Late morning, we emerged from the forest portion of the walk and into the open.  Time for the elevation gain up to Russell Lake.  Our friends scampered ahead and Gary followed me.  He loves backpacking and has been known to whistle and sing along the trail.  But I could hardly hear him over the pounding of my overworked, little heart and my gasping for air.  Hey, no worries; I can always put one foot in front of the other.

With temps in the 80s and no breeze, we headed up.  I was walking in slow motion, like in a nightmare, when the serial killer is chasing you and you can’t scream or run.  Yeah, it was just like that.

I flashed back to the time we lived in the mountains outside of Boise.  Five days a week, we commuted from Boise’s mild elevation of 2700 feet to our house at 4100 feet.  The only time the elevation almost killed us was the time a new bag of Lay’s potato chips expanded and then exploded at the top of the pass.  We thought we’d had a blowout and damn near ran off the road.

Kinda like how my head was feeling on this backpack trip.

I started to fantasize about lying in the nearby creek.  Or, really, lying down anywhere, including on a bed of nails.  I wasn’t particular.

I tried to rally whenever we ran into other backpackers.  They were all perky and happy.  One hipster-backpacker dude carried a $3000 camera around his neck and a lone piece of grocery-store firewood strapped to the back of his pack.  His girlfriend wore short shorts and braids with her Chaco sandals.  Wow.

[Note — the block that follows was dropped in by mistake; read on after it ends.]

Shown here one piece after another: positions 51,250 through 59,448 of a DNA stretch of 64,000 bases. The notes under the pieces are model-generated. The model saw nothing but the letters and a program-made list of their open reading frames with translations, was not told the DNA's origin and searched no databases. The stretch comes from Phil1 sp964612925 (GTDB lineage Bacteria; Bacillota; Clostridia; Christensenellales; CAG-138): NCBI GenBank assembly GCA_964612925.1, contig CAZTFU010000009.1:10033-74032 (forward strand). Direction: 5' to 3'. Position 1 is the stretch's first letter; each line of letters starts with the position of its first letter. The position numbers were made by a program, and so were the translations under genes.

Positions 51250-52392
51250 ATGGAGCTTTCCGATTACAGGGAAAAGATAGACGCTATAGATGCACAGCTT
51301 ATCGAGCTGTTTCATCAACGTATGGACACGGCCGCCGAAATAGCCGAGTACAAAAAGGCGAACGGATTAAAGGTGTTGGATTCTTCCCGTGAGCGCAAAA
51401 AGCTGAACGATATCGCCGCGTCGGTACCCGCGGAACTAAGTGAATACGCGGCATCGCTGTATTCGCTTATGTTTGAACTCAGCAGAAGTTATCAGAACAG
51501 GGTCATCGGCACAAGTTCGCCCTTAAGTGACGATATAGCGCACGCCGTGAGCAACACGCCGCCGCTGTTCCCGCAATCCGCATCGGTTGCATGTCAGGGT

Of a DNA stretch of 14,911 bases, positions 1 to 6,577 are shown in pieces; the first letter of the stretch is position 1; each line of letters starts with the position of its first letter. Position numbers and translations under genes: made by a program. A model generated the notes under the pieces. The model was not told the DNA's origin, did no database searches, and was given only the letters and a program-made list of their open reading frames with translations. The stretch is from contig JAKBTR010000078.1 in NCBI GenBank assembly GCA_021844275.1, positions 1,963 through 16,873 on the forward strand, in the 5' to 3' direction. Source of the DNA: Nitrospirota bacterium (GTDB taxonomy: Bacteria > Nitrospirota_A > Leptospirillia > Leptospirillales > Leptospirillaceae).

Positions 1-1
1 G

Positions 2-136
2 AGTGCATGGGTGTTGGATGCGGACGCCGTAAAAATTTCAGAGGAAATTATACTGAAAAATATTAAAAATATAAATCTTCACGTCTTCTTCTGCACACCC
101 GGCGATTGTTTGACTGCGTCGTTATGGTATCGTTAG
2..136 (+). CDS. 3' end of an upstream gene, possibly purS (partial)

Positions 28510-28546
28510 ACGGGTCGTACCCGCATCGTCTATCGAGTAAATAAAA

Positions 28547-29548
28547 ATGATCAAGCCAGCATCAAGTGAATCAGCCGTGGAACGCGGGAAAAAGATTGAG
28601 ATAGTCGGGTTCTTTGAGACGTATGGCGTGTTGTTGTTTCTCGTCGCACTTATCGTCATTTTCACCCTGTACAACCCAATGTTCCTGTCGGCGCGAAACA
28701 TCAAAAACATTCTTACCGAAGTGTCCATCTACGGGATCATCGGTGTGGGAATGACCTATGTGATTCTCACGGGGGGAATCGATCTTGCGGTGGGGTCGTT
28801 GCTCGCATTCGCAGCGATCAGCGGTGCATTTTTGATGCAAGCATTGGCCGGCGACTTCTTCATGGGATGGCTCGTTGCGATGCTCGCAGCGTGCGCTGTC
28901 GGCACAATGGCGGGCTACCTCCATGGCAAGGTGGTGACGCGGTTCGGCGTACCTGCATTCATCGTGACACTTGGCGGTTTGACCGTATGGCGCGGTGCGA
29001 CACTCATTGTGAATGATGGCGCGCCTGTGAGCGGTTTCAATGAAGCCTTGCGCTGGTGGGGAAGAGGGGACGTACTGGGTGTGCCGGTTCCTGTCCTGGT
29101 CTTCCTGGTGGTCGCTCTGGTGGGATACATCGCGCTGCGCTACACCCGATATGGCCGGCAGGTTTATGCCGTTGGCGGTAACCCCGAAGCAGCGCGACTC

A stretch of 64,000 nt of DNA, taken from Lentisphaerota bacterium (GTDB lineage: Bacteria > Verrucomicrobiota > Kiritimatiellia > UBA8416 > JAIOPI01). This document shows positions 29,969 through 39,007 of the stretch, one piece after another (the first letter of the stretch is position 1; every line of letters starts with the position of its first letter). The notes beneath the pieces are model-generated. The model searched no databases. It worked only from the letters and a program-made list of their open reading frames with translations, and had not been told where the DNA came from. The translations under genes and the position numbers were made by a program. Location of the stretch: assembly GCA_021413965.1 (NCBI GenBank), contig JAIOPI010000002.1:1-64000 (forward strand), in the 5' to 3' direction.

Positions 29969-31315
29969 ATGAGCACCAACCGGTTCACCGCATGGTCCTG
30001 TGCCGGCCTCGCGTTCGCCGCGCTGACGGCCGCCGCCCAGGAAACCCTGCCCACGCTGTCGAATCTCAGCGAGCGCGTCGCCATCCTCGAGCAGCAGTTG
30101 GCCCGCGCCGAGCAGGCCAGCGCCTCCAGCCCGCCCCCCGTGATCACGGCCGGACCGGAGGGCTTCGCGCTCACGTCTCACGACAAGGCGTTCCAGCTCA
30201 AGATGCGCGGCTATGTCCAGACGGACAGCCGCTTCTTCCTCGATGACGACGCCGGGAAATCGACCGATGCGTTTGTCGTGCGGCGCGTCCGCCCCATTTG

We stopped for a late lunch in the shade by a spectacular, rushing creek and massive rocks.  I knew I was in trouble.  With probably three hours left to go and another 1300 feet in elevation to gain, the only hope I had was to fuel up and keep moving.

Me heading out

I took one bite of food and thought I was going to throw up.  I nibbled, took as much water and Nuun as I could hold, and told myself, for the thousandth time, that I could do this.  Well, maybe so, but I still couldn’t breathe or think.  I could stumble, however.  Gary kept asking me how I was doing and I couldn’t find the words to answer him.

Neil Armstrong 3

A mirage came to mind…of Neil Armstrong walking on the moon in 1969, with his cute little moon backpack on.  And what was in that backpack, anyway?  I’m guessing Tang and a hammock.  Oh, what I wouldn’t give for a hammock.

A few minutes later, we stopped to look at Russell Lake, at about 8800 feet (according to Robert’s GPS, not Gary’s ill-fated altitude watch).  This suddenly was the moment of truth:  If we motored on from here, there was nowhere to camp until we got to our destination.  Three miles is nothing, I said.  It’s a 5K.  No big whoop.